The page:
Some homeschoolers are unschoolers – but what does that mean? And are unschoolers somehow extreme or “out there”? What is the difference between homeschooling and unschooling?

These are some of the questions people pose when considering the two types of homeschooling. It can get a bit confusing, and when you throw stereotypes and so forth into the mix, it can get even more difficult to understand.

To help clarify, here are some of the basics about homeschooling and unschooling, and the difference between the two.

Homeschooling

Homeschooling is simply educating your child at home. It can take many forms, including unschooling, which is simply a specific type of homeschooling. But for the sake of clarity, let’s look at some of the aspects and characteristics of homeschooling without including unschooling.

Curriculum

Homeschoolers may use a curriculum, which they may purchase in its entirety or just in bits here and there. A full curriculum usually includes a teacher’s guide, books, workbooks, worksheets, and various manipulatives and relevant objects. The lessons are laid out in a semester-based schedule. A homeschooling family may use any combination of these things if they don’t want to purchase a full curriculum. Curricula can typically be purchased new or used.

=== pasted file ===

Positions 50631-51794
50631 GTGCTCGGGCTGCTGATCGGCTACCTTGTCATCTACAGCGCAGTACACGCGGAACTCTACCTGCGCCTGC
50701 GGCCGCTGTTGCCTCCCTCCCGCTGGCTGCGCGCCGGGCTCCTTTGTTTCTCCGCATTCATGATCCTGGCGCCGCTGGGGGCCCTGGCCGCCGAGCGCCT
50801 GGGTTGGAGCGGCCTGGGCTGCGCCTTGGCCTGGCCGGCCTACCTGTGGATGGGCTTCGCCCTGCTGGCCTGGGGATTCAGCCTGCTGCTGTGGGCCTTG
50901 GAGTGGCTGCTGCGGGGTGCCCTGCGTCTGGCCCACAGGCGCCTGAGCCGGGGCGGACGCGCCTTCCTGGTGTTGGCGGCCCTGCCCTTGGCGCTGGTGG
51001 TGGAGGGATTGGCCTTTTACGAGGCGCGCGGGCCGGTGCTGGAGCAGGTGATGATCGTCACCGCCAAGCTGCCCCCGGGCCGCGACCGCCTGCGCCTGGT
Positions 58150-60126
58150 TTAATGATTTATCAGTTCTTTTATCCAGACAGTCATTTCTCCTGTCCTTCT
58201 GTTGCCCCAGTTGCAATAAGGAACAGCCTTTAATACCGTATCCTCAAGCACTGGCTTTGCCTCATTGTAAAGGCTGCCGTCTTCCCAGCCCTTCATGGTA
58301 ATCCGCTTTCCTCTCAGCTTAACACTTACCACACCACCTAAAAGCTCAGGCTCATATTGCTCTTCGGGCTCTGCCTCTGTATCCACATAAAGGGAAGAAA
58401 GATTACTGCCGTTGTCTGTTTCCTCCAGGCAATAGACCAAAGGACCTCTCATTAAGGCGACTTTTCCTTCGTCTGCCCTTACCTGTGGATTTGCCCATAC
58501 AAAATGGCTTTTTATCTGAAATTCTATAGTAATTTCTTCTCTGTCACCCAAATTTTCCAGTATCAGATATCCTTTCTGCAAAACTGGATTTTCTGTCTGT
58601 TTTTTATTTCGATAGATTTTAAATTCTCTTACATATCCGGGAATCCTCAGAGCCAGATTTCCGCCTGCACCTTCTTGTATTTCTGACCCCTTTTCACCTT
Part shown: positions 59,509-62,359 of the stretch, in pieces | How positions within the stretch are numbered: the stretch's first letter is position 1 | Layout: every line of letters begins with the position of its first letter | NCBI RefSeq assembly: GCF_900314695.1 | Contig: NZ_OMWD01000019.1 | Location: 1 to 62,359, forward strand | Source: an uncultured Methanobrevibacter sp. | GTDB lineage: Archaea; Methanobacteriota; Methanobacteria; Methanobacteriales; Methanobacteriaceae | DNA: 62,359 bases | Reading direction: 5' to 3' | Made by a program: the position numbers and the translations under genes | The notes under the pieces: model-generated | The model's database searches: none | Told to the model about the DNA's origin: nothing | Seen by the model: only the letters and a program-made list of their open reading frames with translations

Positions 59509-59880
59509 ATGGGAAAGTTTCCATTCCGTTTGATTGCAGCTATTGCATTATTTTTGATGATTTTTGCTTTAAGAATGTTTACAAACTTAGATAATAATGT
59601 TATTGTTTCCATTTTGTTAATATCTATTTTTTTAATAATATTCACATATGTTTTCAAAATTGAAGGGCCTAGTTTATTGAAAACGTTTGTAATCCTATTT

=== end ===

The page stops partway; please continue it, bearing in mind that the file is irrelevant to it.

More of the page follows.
Some homeschoolers use a combination of the library, the internet, and real life experiences to homeschool without a curriculum. If homeschoolers decide not to use a curriculum, they can look at the educational guidelines for their particular county or district to get an idea as to what their child will be expected to know at a certain age or grade level.

Testing

Homeschoolers still have to “prove” to the state or county that their child is getting educated. In most states, homeschooled kids can submit to standardized testing or present a portfolio of their work to a certified teacher. The teacher then “signs off” on the portfolio and that form is sent to the superintendent.

Unschooling

Unschoolers follow a form of homeschooling, in that unschooling is done at home and out in the “real world.” The theory behind unschooling is that children learn naturally and have an innate instinct for and love of learning. Unschoolers embrace this concept and apply it to their schooling.

Curriculum

Unschoolers do not typically use a curriculum, but instead choose to take cues from their child’s interests and abilities. Or an unschooling teacher or parent may loosely design a curriculum based on the child’s interests.

For example, if the child is interested in ducks and waterfowl, the parent may purchase or check out books on ducks, geese, swans, etc. Then they might do art projects based on waterfowl and do a science project recreating a wetland habitat. Counting, adding, and subtracting ducks and geese on a pond could be a math lesson.

Sometimes the parents just talk about these concepts; other times, the child might write things down or study the concept using manipulatives. But unschoolers do not use a scheduled curriculum with set lessons.

Testing

Education authorities still require that unschoolers submit a portfolio or take standardized testing, so the requirements would be the same as for conventional homeschoolers.